Loneliness. Everyone’s experienced it. Maybe you joined a new school once and had no-one to sit with at lunch. Or been sat at home on a Saturday night, with ‘social media envy’ overexciting plans that didn’t involve you.
Since the pandemic, loneliness has taken on a new meaning. While remote working was a silver lining for some, others have spent the pandemic feeling isolated. But though employee loneliness is a potential risk for your business, it isn’t a new one…
Workplace loneliness isn’t a new problem. In 2019, 53.6% of British workers felt lonely at work – rising to 66.5% of 35-44-year olds, and 54.8% of people aged 18-24. Across the pond, the situation is similar – with 61% of American adults saying they feel lonely.
There’s a lot of contributing factors to this concerning reality: not having work friends, or anything in common with their colleagues, eating lunch alone, working with different age groups… the list goes on. And while remote working is on that list, it’s not the primary culprit.
For some groups, the answer was yes – and that came down to your employees’ home situations. For people living alone or in unsociable flatshares, losing the social outlet of the office is bound to have been a considerable challenge.
One study suggested 20% of remote workers will suffer from loneliness – which is worth bearing in mind if remote working is in your organisation’s future – but a hybrid approach also poses challenges. The same loneliness risk faced by shift workers may emerge if teams are on different in-and-out-of-office schedules.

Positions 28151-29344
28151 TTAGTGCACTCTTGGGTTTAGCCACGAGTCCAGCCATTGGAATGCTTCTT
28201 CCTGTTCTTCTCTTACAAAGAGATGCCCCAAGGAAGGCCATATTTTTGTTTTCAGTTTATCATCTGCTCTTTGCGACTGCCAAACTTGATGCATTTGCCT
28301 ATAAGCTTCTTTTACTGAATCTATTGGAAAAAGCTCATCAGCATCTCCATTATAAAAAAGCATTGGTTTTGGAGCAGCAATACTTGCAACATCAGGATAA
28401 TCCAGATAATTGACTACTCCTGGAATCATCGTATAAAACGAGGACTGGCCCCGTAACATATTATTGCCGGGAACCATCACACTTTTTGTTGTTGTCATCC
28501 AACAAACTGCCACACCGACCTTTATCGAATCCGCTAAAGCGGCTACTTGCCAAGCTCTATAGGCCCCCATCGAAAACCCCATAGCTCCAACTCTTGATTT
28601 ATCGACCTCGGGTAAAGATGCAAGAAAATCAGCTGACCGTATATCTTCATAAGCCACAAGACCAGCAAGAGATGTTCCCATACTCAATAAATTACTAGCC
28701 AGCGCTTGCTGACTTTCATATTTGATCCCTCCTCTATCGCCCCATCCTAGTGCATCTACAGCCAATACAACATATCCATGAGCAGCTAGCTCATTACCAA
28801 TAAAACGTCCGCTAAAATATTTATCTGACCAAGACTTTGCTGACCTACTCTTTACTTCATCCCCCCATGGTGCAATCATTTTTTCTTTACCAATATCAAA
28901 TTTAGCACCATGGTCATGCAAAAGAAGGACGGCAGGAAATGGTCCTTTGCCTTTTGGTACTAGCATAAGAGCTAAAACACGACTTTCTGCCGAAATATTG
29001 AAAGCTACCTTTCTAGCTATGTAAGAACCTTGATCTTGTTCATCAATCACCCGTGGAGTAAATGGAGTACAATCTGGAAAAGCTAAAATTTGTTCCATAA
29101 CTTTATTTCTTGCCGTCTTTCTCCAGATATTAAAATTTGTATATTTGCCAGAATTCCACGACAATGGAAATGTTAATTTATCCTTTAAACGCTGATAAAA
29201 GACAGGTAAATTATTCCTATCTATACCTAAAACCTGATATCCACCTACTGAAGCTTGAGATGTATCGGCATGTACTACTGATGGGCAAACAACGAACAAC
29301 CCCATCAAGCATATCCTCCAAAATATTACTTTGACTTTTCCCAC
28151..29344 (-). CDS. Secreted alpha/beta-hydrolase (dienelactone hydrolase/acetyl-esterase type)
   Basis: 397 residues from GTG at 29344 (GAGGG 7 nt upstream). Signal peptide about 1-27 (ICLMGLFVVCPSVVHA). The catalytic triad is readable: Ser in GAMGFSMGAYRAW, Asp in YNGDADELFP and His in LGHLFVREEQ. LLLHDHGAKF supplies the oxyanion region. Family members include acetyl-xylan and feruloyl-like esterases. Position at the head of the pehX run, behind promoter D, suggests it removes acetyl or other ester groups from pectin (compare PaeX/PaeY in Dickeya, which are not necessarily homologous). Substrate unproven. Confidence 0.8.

But with the knowledge that workplace loneliness was already a big problem, people leaders deciding the future of the workplace should treat this as an opportunity to reset, reconsider, and restart efforts to tackle loneliness – because it’s a threat to their business:
Isn’t loneliness a personal problem? Even if that’s your point of view, it’s a risky strategy when it comes to performance. Lonely workers:
Research suggests that if you tackle loneliness and create a sense of belonging, you can see a financial boost of over $52 million. So it’s something worth taking seriously, by considering some of this advice:
Your mileage may vary, when it comes to these tips. But if you want a surefire way to prevent loneliness, create connection, and encourage friendships in your organisation, then there’s one thing you can do: listen.
Our Wellbeing Survey can help you do exactly that. And thanks to our easy-to-use Employee Feedback Platform, you can get practical ideas for supporting your teams.
The best part? You can get a free trial and try it out for free. Get started today: